Beyond multimodal maps
Continuous interval maps that are not multimodal
Not much if any has been done for maps that fail to be multimodal because they present infinitely many segments of monotony: these appear as reasonable subjects of study since most infinitely renormalizable dynamics that can be realized by maps with entropy zero can only be realized by such nonmultimodal maps that were investigated by Glendinning, Los , OteroEspinar and Tresser and by Tresser and Wilkinson in the smooth case. A vast domain of investigation thus remains quite unchartered.
Discontinuous interval maps (a): circle maps and rotation compatible renormalization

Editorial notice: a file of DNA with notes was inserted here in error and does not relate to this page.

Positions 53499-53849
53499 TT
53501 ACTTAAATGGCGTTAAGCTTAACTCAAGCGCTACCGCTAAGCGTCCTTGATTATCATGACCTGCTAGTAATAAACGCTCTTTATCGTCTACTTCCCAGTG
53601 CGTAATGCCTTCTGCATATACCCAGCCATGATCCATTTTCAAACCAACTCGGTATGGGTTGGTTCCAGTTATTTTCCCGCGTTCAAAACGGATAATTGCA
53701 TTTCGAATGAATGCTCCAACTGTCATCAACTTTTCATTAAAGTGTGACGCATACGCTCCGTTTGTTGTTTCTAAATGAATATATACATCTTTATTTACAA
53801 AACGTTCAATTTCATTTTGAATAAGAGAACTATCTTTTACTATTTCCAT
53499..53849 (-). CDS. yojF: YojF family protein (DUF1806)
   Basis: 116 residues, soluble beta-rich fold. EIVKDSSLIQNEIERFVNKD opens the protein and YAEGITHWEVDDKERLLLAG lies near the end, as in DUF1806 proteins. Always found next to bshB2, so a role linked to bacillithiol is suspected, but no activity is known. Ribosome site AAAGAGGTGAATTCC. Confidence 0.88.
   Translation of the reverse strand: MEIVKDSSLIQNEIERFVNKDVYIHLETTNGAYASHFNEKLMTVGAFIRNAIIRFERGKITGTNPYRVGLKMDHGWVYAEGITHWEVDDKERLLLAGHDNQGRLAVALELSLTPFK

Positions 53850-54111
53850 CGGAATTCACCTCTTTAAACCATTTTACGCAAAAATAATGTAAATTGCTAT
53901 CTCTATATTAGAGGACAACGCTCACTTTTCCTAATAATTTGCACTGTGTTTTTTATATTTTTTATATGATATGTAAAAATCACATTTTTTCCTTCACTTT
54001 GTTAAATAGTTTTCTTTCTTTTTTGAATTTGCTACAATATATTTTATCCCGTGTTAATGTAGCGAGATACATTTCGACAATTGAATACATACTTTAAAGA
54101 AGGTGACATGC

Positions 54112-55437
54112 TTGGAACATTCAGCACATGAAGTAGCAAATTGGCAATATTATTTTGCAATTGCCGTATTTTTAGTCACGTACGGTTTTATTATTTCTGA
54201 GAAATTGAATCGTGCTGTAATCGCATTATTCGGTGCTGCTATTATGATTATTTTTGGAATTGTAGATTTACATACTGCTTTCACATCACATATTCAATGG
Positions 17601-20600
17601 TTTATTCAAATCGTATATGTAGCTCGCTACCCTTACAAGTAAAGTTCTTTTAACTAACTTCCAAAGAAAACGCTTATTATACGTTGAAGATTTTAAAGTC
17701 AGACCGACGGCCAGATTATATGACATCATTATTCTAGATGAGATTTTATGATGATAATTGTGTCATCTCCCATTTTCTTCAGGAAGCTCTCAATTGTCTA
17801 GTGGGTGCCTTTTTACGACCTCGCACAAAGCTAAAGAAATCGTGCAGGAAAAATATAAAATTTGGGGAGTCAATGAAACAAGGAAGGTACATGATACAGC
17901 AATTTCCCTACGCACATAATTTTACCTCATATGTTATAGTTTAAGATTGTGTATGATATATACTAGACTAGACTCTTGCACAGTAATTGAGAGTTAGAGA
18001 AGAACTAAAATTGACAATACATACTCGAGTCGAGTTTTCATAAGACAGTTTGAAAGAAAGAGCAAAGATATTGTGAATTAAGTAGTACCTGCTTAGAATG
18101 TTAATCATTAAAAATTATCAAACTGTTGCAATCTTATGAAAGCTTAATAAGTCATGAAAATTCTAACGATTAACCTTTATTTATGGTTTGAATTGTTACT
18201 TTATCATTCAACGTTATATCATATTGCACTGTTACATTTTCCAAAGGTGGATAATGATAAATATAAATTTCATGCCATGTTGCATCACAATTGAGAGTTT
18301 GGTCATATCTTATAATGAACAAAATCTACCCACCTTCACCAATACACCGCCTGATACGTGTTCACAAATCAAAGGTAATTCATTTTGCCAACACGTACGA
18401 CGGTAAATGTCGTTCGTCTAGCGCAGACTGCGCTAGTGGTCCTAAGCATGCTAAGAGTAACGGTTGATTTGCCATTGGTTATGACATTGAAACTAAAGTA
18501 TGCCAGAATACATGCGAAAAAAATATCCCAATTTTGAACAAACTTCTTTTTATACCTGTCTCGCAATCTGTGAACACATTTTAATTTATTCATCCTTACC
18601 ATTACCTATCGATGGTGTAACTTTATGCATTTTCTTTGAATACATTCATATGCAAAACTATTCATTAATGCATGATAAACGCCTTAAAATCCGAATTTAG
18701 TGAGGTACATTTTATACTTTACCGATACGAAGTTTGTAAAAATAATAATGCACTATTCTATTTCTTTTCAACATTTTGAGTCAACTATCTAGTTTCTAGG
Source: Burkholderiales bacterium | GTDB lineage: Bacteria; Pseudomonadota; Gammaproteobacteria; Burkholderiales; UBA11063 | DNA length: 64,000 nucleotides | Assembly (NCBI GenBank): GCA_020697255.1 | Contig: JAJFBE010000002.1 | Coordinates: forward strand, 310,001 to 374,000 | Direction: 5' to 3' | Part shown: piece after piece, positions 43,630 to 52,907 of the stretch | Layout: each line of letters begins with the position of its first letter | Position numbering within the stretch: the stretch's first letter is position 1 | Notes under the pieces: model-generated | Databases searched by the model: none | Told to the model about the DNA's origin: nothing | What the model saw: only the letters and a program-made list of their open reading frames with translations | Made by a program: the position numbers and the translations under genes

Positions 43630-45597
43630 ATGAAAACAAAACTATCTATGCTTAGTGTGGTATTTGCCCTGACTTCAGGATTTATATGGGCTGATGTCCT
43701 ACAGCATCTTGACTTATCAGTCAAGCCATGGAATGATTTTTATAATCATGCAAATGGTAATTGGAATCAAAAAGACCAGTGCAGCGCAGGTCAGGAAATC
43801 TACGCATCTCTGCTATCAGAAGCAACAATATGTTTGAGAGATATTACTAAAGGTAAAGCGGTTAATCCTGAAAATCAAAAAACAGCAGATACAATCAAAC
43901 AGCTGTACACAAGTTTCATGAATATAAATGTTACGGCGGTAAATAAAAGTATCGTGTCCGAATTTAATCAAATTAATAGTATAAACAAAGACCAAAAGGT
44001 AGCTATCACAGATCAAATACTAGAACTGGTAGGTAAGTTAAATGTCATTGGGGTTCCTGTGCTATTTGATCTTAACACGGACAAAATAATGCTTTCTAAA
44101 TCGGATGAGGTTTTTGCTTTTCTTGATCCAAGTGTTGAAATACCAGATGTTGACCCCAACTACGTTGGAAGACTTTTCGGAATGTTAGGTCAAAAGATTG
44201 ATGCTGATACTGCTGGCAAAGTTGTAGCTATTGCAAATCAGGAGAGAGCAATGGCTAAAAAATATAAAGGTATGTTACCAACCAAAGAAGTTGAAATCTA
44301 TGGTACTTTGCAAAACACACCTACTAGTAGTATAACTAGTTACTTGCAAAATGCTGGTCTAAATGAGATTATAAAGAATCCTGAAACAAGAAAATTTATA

Starting where we have left continuous maps, there are important discontinuous maps with infinitely many discontinuities such as the Gauss map \(G\) that is associated to continued fraction expansion (i.e., for any real \(x\in [0,1]\) with continued fraction expansion \([a_1, a_2, a_3,\dots]\) the image \(G(x)\) of \(x\) under the Gauss map is the real number in \([0,1]\) with continued fraction \([a_2, a_3,a_4, \dots]\) . For maps with infinitely many discontinuities, kneading methods (symbolic dynamics corresponding to the interval of monotony) could be used but this again is mostly unexplored except perhaps for a few special maps. Similarly, the contribution of kneading theory to interval exchange transformations seems to be marginal, except in the case of rotations (interval exchange transformations with two intervals; indeed the main generalization of rotation when it comes to symbolic dynamics is by considering rotations in higher dimension rather than exchanges of many pieces): the possible itineraries are Sturmian Sequences that were introduced in abstract symbolic dynamics by Morse and Hedlund. These are sequences such that any two blocks of length \(n\) either have the same number of \(0\)'s or have number of \(0\)'s that differ by 1. Since interval exchanges are invertible, one can use infinite or biinfinite sequences with itineraries that go both ways (listing iterates under the map and its inverse). Beside itineraries of rotation, Sturmian Sequences present exceptional cases such as the sequence \(0^\infty 10^\infty\): it has been shown that the set of Sturmian Sequences is exactly the set of possible itineraries for homeomorphisms of the interval (Siegel, Tresse, Zettler). Back to rotations, one can also code with any two intervals that cover the circle with no overlap and characterize the sequences that can be obtained that way, a problem that find its origins in studies of the heart (Siegel, Tresse, Zettler and Alsedà, Gambaudo, Mumbrú). Rotations play for circle homeorphisms about the same role that maps with uniform absolute value of the slope play for endomorphisms of the interval: they are models up to semiconjugacy when there are no periodic orbits. Homeomorphims of the circle are important object of study because of considerations that largely exceeds issues related to the transition to positive topological entropy: they are the basic models foe oscillations process of all sorts and permit for instance to study the phenomenon of frequency locking that was first observed and experimented upon by Huyghens in the seventieth century and that explains among other things the stability of many instance periodic phenomena and from the abstract point of view why normal forms sometimes fail to capture all the dynamics.